One week since she formally notified them of her plan to launch the first audit of the Legislature in a century, Auditor Diana DiZoglio said Tuesday that her office still has not received any response from the House or Senate.
Legislative leaders, with whom DiZoglio publicly clashed as a member of both the House and Senate, last week either ignored or mostly brushed aside the auditor’s announcement that her office intends to scrutinize the operations of the Legislature, which she said historically “has been a closed-door operation.” She said Tuesday that her office is still working to make contact.
“The Legislature has yet to respond to our engagement letter. We will soon be following up to our initial engagement letter in accordance with Government Auditing Standards. Our team is still proceeding in their outreach to both chambers to schedule an entrance conference — kicking off the engagement,” DiZoglio said Tuesday in a statement to the News Service. “We are hopeful the Legislature welcomes the opportunity to work together and shine a light on areas of potential improvement.”
The engagement letters that DiZoglio sent last Tuesday to House Speaker Ronald Mariano and Senate President Karen Spilka said that the audit “will include but not be limited to the review of access to budgetary, hiring, spending and procurement information, as well as information regarding active and pending legislation, the process for appointing committees, the adoption and suspension of House and Senate rules and the policies and procedures of the House and Senate.”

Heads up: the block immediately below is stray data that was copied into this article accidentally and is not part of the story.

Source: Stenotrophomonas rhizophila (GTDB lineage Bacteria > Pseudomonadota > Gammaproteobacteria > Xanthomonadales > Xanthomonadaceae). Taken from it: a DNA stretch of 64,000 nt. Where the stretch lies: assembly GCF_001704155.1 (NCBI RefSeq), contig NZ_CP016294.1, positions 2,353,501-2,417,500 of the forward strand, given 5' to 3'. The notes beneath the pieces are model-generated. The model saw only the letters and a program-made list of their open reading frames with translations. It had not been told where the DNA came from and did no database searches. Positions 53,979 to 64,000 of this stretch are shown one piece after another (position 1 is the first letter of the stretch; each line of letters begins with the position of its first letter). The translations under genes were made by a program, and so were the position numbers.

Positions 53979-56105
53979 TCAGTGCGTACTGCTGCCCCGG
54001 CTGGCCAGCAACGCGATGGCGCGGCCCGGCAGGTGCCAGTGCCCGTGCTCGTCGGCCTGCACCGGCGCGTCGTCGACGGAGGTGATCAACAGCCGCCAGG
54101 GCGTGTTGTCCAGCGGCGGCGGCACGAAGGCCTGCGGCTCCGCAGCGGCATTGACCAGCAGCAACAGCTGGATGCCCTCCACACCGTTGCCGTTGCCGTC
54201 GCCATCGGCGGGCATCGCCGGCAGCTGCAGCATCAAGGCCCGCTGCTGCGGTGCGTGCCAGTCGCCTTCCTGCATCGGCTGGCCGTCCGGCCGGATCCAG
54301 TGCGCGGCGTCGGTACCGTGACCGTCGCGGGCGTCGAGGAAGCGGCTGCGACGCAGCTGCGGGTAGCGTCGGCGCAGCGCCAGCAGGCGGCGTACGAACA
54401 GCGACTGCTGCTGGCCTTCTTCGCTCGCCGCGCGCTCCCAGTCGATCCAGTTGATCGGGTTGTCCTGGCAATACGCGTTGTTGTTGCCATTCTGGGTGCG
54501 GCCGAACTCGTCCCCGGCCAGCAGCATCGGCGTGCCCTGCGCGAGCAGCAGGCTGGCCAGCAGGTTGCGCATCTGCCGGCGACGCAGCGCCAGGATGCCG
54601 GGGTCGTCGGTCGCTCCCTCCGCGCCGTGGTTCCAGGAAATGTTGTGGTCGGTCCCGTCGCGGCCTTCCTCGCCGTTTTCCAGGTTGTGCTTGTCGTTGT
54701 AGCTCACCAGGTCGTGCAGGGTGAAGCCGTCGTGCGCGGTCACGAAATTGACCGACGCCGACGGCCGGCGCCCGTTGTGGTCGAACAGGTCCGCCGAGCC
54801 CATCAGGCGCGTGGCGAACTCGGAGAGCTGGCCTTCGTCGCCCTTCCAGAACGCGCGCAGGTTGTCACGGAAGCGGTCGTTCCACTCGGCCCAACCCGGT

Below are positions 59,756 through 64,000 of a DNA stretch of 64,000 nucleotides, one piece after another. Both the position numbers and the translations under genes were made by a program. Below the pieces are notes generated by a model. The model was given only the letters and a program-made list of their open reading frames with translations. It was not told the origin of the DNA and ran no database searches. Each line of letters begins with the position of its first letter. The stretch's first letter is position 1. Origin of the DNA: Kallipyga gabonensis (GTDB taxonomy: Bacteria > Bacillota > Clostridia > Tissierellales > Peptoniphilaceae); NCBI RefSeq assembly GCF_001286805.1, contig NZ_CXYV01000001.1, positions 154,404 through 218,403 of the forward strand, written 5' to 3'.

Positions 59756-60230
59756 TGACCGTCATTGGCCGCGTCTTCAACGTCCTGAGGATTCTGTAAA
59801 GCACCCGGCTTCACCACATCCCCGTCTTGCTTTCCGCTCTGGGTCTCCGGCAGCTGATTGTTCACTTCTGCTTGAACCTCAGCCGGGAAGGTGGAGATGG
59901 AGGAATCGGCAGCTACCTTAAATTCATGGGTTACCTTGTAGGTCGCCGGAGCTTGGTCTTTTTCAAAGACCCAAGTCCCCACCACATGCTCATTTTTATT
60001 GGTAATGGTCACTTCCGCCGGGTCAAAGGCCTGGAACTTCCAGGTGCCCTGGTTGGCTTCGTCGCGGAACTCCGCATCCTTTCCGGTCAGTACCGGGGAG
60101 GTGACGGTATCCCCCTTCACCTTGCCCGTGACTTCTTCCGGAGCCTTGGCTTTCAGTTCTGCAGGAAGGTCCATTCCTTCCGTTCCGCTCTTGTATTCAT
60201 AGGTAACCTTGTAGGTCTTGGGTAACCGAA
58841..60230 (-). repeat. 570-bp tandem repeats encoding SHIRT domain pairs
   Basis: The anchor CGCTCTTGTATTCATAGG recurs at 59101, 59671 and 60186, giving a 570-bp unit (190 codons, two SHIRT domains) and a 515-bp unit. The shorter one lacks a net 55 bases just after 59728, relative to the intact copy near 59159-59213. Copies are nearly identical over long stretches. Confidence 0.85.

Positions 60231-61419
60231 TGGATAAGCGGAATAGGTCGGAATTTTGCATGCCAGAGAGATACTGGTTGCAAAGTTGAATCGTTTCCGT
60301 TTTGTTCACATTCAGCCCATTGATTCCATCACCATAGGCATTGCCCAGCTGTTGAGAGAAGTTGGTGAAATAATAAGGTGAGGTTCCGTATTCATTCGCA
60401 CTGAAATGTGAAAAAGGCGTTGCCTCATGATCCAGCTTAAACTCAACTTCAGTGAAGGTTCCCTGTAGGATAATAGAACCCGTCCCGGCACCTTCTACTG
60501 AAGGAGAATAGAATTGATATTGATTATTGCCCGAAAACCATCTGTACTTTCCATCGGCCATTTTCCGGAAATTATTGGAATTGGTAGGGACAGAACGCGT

Mariano’s office did not respond last week to a request for comment on DiZoglio’s announcement and a Mariano spokesperson did not immediately have a response Tuesday when the News Service asked if the House intends to cooperate with DiZoglio’s office. Spilka’s office last week released a statement citing the separation of powers clause, suggesting that the Senate is not under DiZoglio’s jurisdiction. Asked Tuesday if the Senate will cooperate, a Spilka spokesperson referred the News Service to last week’s statement.
Former Auditor Suzanne Bump, who endorsed DiZoglio’s opponent in last year’s Democratic primary, contended that the office could not audit the Legislature. The state auditor’s governing statute says the office must audit the “accounts, programs, activities and functions” of “all departments, offices, commissions, institutions and activities of the commonwealth, including those of districts and authorities created by the general court.”
The same section also gives the state Superior Court “jurisdiction to enforce the production of records that the department requires to be produced pursuant to this section, and the court shall order the production of all such records within the scope of any such audit.”